As a business owner, you know you should be social right? Have you thought about how you’d implement a social strategy and who within your company would be charged with what might be viewed a daunting task?
In talking with several small business owners, the quandary is similar. Most understand the need and desire to have an online / social strategy, but don’t have the resources (it does take time and a budget!) and are unclear on the skill sets needed to do it well.
Let’s address strategy first. This always starts with the brand. Is the brand dated? In need of a refresh? If you’re delving into social, it’s a good opportunity to consider your existing and new audiences related to your business development. Social offers opportunities to reach more specific audiences and interact with them in their medium of choice. At a minimum, you need logo variations from rectangle to square in various dimensions and resolutions to accurately portray your brand. You can work with your existing identity to create these as well as implementing a suite of images that represent the brand.
A review of social media channels and the potential for your brand and audiences will determine where you need to be. Setting up the appropriate accounts involves some complexities. In some cases reserving your brand name, even if you do not choose to participate in a particular medium at the outset is a good idea. You’ll want to have one main tagline, a brief summary 160 characters for company bios (Twitter, i.e.) that can be repurposed across all of the channels you want to own. In addition to setting this up, knowing the right companies and experts to follow is key to building your social base.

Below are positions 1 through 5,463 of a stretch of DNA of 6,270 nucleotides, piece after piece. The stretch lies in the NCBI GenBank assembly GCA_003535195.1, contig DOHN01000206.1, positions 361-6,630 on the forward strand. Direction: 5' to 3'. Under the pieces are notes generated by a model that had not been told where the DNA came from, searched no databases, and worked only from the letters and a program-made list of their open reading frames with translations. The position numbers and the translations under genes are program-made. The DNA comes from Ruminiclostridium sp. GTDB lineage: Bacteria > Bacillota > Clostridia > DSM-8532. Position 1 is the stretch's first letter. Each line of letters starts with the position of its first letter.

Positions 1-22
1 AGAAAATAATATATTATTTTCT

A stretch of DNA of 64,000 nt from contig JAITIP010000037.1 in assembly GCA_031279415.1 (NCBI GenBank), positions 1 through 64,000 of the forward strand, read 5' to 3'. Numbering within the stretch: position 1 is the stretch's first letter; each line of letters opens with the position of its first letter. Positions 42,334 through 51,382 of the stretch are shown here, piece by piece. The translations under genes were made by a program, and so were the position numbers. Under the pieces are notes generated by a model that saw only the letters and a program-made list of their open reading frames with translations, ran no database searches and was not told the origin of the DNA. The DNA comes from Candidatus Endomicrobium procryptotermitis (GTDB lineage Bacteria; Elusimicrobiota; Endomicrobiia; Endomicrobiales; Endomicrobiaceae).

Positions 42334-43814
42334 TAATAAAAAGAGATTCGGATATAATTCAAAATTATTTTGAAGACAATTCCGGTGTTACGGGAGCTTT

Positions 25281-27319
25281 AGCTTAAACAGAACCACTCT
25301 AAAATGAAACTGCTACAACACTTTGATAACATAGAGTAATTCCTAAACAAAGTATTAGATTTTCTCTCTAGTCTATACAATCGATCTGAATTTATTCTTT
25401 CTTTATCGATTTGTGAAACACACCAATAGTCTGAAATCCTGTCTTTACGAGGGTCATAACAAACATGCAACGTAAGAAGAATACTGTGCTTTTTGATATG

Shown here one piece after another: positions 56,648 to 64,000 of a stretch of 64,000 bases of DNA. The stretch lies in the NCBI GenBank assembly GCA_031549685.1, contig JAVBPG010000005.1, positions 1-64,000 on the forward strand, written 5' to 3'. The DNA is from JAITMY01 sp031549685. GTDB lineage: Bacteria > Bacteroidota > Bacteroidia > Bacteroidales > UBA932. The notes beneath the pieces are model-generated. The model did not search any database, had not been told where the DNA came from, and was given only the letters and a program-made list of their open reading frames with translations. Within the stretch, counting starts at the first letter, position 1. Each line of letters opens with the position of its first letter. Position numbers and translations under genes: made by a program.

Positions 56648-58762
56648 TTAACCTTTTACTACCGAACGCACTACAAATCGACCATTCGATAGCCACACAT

Also involved in strategy is a review of your annual calendar including events you own; events, products and services you want to support and any content you already have. One of the largest missed opportunities is that content related to your brand that may live in print, like advertising, marketing materials or editorial, doesn’t make it to the social sphere. A best practice strategic guide to social can help this become more turnkey for your business. A secondary yet very important new area for social content involves creating a list of ideas you want to generate content for and choosing some priorities to focus on. Read: added investment.
Now let’s address the other piece of the puzzle. Who in your company will carry this out on a daily basis and provide the transparency and immediacy necessary for good social? Many business owners assume a millennial immersed in their own social media can take this on. Potentially very true. However, business owners seem to feel unsure about turning this over for a few reasons: 1. they don’t understand social themselves and may not be able to provide guidance and knowledge regarding social media 2. they are turning over their entire brand management to someone who may not yet understand all of the nuances of the brand.
Where I believe the strategy and tactics come together is based in an experienced strategist and an employee who is comfortable using social and touches the brand directly on a daily basis. For example, a strategist can set the annual plan and direction for social as well as analytics. The tactical doer, again may be your millennial employee(s). This employee, working with the strategist, can have a shared vision and own your social which means being responsible for posting, interacting, responding and generating content (some companies outsource the content creation portion – i.e. blogs, videos, etc).
Using a strategist and employee in your social is a recognition of the different skill sets needed for social media an a practical application for your business and resources. Ultimately, this converges in an integrated online presence that represents your brand consistently, credibly and accurately with a tone and voice that is authentic to the brand.
Are you ready to set your social in motion?
Image: Cirque du Soleil’s Amaluna performance – – quite the balancing act